As with treating ADHD in children, the combination of medication and other psychotherapeutic strategies produces the most positive outcome. One of the first priorities is to help newly diagnosed individuals understand and accept their disorder. Adults with ADHD have lived for many years with their symptoms, and have likely developed a combination of helpful and not-so-helpful coping strategies to deal with their disorder. Negative coping skills may have become so deeply ingrained that they are seemingly automatic patterns of behavior and thinking. Adults with ADHD have also had years to develop other problems such as depression, or anxiety.
As with children, the most successful psychotherapeutic strategies for adult ADHD are based on cognitive behavioral theories, and will focus on changing unhelpful thoughts and increasing positive thoughts regarding oneself and the future. Therapeutic goals also include symptom management, as well as increasing coping behaviors that are healthy (e.g., frequent exercise) and decreasing behaviors that are not (e.g., using substances to control symptoms). Relaxation training, anger management, and stress management skills can also be incorporated into therapy sessions.
Adults with ADHD will also likely need therapy to address other specific issues such as employment, family and interpersonal relationships. Job coaching strategies designed to teach methods to manage responsibilities and frustrations in a job setting have proven helpful with many people. Psychoeducational sessions (i.e., providing information about the causes, symptoms and treatments) can help the family members of the adult with ADHD, who are often, by this point, in serious need of support relating to the challenge of living with someone with this disorder. Once family members understand the disorder and its limitations, they will be better able to provide support, help, and feedback to the person with ADHD. Couples or family therapy services can also be helpful with improving communication and developing problem-solving skills.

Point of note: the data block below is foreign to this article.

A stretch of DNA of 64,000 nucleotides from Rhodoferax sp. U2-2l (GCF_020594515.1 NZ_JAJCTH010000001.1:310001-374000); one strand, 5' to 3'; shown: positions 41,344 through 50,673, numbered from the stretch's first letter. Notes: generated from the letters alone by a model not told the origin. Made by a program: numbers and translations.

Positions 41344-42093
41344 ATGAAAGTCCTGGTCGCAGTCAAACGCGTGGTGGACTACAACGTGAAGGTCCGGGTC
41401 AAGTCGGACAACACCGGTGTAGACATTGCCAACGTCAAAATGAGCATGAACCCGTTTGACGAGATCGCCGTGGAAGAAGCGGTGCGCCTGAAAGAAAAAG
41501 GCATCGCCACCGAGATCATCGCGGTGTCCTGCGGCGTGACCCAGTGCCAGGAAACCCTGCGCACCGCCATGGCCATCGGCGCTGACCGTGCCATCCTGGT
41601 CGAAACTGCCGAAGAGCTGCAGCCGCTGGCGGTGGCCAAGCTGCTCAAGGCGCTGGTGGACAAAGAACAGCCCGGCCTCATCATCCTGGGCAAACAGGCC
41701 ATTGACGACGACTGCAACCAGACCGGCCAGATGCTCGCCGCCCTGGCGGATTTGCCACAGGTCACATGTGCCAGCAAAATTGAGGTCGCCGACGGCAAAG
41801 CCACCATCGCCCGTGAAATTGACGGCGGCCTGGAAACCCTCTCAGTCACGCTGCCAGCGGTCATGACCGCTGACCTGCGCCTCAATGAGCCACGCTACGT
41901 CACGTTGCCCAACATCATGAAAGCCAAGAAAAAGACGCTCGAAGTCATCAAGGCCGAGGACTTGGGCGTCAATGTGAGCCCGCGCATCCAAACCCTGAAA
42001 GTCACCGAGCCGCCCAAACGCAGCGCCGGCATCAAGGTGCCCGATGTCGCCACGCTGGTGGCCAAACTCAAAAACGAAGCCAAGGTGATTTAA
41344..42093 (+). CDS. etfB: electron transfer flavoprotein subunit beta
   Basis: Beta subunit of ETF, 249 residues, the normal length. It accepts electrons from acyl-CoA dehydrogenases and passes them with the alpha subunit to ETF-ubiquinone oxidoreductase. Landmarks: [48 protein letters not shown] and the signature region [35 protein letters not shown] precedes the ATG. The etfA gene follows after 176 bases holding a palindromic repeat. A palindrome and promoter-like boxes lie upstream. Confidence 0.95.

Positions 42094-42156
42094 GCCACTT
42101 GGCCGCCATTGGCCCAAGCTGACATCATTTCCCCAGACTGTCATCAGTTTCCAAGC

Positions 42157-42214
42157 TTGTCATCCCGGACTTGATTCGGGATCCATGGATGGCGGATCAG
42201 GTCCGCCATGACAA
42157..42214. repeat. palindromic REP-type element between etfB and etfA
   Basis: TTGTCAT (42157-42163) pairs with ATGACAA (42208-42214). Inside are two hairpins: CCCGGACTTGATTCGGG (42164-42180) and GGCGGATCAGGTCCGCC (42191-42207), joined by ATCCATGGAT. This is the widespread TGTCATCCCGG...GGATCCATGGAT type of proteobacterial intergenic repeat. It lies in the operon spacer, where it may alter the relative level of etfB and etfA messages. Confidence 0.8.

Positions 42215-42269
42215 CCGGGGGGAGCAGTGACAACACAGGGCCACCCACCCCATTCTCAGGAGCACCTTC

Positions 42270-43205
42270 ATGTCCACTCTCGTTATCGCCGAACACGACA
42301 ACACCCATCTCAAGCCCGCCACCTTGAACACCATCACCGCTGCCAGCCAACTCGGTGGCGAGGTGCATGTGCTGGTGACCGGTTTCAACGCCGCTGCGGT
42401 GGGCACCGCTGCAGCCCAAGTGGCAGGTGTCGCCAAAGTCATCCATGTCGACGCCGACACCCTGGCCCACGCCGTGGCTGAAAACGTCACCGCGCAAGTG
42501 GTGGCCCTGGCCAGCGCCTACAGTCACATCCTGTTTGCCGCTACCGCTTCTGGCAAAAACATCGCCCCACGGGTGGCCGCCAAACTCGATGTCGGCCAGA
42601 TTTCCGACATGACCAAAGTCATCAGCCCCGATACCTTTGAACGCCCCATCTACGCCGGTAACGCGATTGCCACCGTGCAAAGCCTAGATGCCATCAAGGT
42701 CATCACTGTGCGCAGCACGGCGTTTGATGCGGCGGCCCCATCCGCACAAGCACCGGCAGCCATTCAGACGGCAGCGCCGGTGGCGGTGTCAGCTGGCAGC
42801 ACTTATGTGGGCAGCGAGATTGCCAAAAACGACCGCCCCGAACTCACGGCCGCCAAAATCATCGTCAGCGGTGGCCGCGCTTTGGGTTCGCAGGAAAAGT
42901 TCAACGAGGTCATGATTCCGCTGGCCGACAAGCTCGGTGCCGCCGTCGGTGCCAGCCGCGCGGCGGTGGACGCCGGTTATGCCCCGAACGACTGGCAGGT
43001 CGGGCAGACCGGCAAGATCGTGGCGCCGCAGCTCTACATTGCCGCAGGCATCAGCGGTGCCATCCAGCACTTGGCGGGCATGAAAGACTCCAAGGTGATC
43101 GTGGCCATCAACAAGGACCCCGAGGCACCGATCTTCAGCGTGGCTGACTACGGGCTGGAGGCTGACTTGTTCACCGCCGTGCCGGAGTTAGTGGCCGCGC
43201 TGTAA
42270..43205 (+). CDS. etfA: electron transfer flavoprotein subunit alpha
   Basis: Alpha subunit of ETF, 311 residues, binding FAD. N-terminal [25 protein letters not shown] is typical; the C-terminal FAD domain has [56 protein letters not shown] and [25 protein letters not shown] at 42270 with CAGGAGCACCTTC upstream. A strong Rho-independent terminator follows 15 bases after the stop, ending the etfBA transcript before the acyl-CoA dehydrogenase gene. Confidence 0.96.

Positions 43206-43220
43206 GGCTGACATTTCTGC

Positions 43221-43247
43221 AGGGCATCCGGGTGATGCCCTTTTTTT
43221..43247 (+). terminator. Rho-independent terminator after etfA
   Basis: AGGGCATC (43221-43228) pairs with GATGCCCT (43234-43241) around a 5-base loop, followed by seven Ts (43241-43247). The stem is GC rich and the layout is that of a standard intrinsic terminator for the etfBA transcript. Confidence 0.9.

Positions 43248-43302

Group therapy can often be extremely helpful for addressing interpersonal skills deficits. Group treatment can provide support and reassurance that the individual is not alone in coping with the challenges of ADHD, as well as offering new ideas for dealing with symptoms. The group also provides a safe environment in which to learn and practice new interpersonal behaviors, obtain recognition for improvements, and an opportunity to help others who are struggling with similar issues.